The successful, branded skateboard companies have watched the shoe and soft goods’ companies grow like mad at least partly on the backs of the hard goods brands’ support of skateboarding. Sometimes it looks like the hard goods brands have missed out. I bet they’ve all wondered from time to time if they should be making shoes and soft goods. If the economy turns, they will look prescient, because their market position, focused on the core of people who really skate, is likely to hold up better than the much broader market the soft goods aim at.    
Check out again the section above on Advertising Trends and what happens when the basis of competition is advertising, team, and promotion. If you’re a retailer, you might go back a couple of issues and read what I suggested you do if we are, in fact, heading into a recession. Maybe our favorable demographics insulate us from economic cycles? Or may the force be with us. Whatever works.
Chinese Skateboards
The Chinese make lots of stuff that was once made here, and they can make a skateboard. They are making them now.
To pick some rough numbers, let’s say there’s maybe $4.00 of wood and $1.00 of glue in a deck. There’s also labor, freight in, waste, the cost of operating a factory, administrative overhead, maybe royalties to team members. Eight dollars? Ten dollars in total? A little more? That’s before graphics and any dying of plies before you make the deck. Total cost depends on your overhead, your cost accounting, and your volume.
I hold in my hand an actually quote from a Chinese factory to supply seven ply Canadian maple blank decks at a little under $8.00 depending on dimensions. That’s before shipping and before the four percent duty U. S. Customs tells me would apply. It’s also for a natural colored board. This communication names a couple of brands that are making them there now.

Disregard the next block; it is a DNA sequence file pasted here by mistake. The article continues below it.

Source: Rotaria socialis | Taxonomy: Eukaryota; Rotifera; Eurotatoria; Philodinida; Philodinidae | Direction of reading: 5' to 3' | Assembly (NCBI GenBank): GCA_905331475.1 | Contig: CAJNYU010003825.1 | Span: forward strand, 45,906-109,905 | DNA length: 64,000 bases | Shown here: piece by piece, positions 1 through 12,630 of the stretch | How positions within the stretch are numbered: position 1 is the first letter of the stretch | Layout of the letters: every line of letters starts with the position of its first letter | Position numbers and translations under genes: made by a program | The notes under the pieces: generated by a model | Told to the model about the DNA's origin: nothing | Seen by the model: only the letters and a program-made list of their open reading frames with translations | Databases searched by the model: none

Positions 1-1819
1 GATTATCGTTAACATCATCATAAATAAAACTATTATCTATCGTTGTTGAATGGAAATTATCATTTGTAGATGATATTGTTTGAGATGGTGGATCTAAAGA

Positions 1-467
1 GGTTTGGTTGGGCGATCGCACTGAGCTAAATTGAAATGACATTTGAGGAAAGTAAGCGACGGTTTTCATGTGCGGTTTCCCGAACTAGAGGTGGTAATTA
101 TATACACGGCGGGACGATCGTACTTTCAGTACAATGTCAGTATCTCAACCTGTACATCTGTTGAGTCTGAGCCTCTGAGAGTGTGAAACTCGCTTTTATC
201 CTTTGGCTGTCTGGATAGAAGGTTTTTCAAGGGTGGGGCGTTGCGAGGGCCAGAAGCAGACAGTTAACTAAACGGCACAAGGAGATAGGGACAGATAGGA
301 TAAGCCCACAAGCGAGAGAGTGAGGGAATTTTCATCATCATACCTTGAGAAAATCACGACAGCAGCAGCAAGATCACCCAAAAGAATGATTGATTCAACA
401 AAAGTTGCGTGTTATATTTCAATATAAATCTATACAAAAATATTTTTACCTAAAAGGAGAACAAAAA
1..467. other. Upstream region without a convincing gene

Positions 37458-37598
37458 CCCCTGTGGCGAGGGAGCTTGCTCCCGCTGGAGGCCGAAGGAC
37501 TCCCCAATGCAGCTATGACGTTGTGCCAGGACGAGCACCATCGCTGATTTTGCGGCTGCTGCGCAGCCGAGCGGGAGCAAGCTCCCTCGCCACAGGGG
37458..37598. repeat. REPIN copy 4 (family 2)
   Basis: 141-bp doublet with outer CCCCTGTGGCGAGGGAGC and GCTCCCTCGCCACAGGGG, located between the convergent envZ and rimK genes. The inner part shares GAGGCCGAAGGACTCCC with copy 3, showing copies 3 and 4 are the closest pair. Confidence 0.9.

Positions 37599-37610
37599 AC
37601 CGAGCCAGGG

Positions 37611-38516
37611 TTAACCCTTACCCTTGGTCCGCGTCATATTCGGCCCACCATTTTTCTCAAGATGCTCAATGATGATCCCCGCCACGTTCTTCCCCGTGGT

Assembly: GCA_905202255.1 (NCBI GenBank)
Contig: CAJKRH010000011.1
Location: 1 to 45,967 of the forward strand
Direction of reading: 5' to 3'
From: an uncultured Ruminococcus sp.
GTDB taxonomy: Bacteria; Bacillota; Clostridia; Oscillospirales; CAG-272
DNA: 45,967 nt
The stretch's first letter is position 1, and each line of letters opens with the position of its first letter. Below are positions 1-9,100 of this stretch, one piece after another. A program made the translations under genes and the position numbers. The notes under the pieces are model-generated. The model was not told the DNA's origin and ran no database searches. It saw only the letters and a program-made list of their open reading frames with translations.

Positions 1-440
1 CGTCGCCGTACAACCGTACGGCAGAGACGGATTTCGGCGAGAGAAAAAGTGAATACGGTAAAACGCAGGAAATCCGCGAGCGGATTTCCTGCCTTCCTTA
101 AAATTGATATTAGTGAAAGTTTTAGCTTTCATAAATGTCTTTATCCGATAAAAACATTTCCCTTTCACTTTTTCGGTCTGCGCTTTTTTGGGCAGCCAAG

So you can buy decks from China, and probably land them for less than you can make them here. It seems to work for Variflex, who buys god knows how many completes from China and sells them in various discount chain sporting goods stores. 
But Variflex isn’t concerned with pro models, doesn’t have to change their graphics as often, and doesn’t, I suspect, handles quite the numbers of brands and models. Make them cheap, make a lot, and ship them out.
However, if you were convinced the quality was what you required, and I see no reason why it can’t be, what’s to stop a brand from bringing in blanks and screening them as and when required? You can maintain your flexibility and get a price that is lower. How much would depend on the specifics of your operation.     
New Products?
Not too much, as usual. I saw a couple of variations of the long boards with single center wheels on the front and rear that are suppose to emulate surfing or snowboarding I guess. Looks like it might be fun.
I heard about something coming out called Sticky. Apparently there are magnets in the shoes and metal plates on the deck so the deck doesn’t always have to be gripped during tricks. It’s not just an idea. It’s been extensively tested and, I’m told, been given thumbs up by skaters who have tried it. Guess it could open up some new possibilities. Wonder what the added weight is?
There use to always be “new” snowboards at the snowboard show. Trouble was, the snowboard had already been invented and none of these “new” things, good ideas or not, could ever break through what the established concept of a snowboard was. All these guys might have the same problem. You can have a great technology, but it comes down to marketing. If the riders don’t accept, it’s a bad idea.
Dark Horse showed me the rocket bolts and V-Beam axle, which seemed to make sense. But how do you sell technology in a market driven by team and promotion?
I’m sure there was some other stuff I missed. Wish I could have gotten into all the booths to see it.
Are we headed for economic hard times? If we are, the next ASR could be a bit different. It couldn’t hurt for you to think about what you’d do if we were before we get there. If they happen, they will be hardest on those who haven’t prepared in advance.